While more suited for playing inside at guard at the nest level due to his build, Sayler has represented himself well on the blind side during his time in Athens. He has faced some of the best competition coming off the edge as a pass protector and has held his own, representing himself well with steady feet as well as a strong punch and grip to latch onto pass rushers and neutralize the rush. He truly did a great job limiting the impact of #31 Will Anderson of Alabama who is considered the best player in all of college football, preventing him from wreaking the game when the two went toe-to-toe in their two meetings this season.



While a physical player in terms of the power he possesses in his punch, Sayler also is cerebral in understanding the pass rush and does a great job identifying twists and stunts upfront. Here on this rep against the Tide, Sayler recognizes the twist and seamlessly passes of Anderson to his teammate #54 Justin Shaffer as he picks up #94 D.J. Dale to give #13 Stetson Bennett time to make his throw.


Still, there are some areas of Sayler’s game that need to be cleaned up to truly take his game to the next level in the pros. He likes to flash his hands early, leading to him lunging forward over his feet with his shoulders, thus leading to whiffed blocks. Watch this rep against Michigan where Sayler shoots his hands and stalls his feet while #55 David Ojabo executes the outside spin move to counter the punch which catches Sayler off-guard as he attempts to turn back into Ojabo coming around the corner. He is unable to cut Ojabo off as the pass rusher pursues Bennett who manages to throw the ball away.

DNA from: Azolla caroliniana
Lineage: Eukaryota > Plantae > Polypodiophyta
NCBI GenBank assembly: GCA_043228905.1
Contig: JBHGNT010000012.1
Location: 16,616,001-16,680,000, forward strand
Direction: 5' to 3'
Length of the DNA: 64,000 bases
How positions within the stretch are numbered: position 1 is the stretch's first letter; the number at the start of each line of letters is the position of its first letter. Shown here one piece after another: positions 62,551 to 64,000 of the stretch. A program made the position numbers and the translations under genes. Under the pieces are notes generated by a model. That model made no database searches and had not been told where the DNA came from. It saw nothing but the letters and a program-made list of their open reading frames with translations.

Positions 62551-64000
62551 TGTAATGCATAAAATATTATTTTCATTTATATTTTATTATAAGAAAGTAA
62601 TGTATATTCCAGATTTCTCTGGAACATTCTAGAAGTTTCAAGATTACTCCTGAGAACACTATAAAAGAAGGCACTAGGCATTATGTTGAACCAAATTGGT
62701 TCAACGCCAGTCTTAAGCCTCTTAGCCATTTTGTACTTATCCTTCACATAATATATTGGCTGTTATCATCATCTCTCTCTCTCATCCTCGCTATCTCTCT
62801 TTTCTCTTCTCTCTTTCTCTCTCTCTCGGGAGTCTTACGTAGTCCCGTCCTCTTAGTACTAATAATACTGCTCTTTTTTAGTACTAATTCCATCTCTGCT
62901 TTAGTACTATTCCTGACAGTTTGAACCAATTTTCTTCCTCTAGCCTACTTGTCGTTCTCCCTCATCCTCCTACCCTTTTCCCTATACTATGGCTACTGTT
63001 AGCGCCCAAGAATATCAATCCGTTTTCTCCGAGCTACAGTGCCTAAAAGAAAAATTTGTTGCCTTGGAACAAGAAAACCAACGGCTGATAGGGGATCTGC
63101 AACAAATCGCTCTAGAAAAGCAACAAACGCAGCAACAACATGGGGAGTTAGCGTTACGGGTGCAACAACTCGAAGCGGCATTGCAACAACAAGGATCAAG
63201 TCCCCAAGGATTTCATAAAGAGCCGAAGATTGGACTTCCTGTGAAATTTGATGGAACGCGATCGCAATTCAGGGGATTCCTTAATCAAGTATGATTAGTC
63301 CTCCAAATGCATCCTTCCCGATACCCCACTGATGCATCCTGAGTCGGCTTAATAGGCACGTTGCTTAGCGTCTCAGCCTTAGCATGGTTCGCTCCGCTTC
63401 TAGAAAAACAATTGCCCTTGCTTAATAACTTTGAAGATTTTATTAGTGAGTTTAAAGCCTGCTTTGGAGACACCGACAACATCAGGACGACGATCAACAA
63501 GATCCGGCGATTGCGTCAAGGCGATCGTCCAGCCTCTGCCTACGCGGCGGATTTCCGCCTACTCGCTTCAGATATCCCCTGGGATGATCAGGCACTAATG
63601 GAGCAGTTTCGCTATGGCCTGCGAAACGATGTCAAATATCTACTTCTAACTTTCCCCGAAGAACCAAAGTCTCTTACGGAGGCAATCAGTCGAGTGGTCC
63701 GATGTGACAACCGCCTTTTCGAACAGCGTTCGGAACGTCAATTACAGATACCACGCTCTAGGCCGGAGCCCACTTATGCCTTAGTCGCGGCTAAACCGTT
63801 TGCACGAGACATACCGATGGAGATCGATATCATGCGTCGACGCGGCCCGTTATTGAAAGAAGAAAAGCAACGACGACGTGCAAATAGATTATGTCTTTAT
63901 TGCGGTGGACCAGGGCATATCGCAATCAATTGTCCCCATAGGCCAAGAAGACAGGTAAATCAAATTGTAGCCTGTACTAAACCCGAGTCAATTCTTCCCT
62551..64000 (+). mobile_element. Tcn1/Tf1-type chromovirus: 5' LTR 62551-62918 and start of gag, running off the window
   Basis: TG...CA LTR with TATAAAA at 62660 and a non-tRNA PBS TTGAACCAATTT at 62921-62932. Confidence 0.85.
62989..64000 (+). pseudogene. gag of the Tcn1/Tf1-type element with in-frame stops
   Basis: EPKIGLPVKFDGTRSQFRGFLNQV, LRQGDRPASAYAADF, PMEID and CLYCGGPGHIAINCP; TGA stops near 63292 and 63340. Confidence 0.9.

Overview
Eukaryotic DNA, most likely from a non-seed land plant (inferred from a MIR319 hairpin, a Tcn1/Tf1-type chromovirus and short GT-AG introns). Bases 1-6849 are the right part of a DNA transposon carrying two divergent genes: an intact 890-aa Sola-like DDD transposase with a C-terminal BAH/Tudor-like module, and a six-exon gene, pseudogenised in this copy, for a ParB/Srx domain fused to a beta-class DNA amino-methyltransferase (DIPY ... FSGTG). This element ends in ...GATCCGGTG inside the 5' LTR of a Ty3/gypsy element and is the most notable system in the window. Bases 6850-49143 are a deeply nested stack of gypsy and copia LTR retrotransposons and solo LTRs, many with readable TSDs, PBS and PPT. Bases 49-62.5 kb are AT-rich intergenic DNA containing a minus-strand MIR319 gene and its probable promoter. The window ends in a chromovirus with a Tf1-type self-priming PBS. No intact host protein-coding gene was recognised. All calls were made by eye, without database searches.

Here is another example against South Carolina where Sayler leans into his block with poor hip bend against #1 Kingsley Enagbare who executes a nice push/pull one Sayler, sending him flying forward as he sheds the block. Still, #18 J.T. Daniels manages to locate his target and complete the pass before the pressure can get home.


Along with playing too far forward over his pads and with inconsistent hip bend and anchor, Sayler ends up on the ground far too often on tape than what you would like to see for a player of his size and strength. Defenders know how to use his momentum against him and get him falling forward like we see on this stack and shed against Clemson. Sayler needs to do a better job of playing with better leverage and balance to prevent falling off blocks and be more consistent at maintaining his blocks to and through the whistle.



When I watch Sayler, I see a versatile player that has played all over the offensive line during his time in college. While he figuratively could play some snaps at tackle, his best fit at the next level is finding a home at guard where he can play inside a phone booth and use his attributes of strength and power to his advantage by taking on defender’s head on, albeit with better technique in terms of hip bend and avoiding his tendency to lunge forward. He has shown to be a capable pass protector as well and could be a good option when facing the quicker interior pass rushers given his experience at the blindside against speed rushers coming off the edge.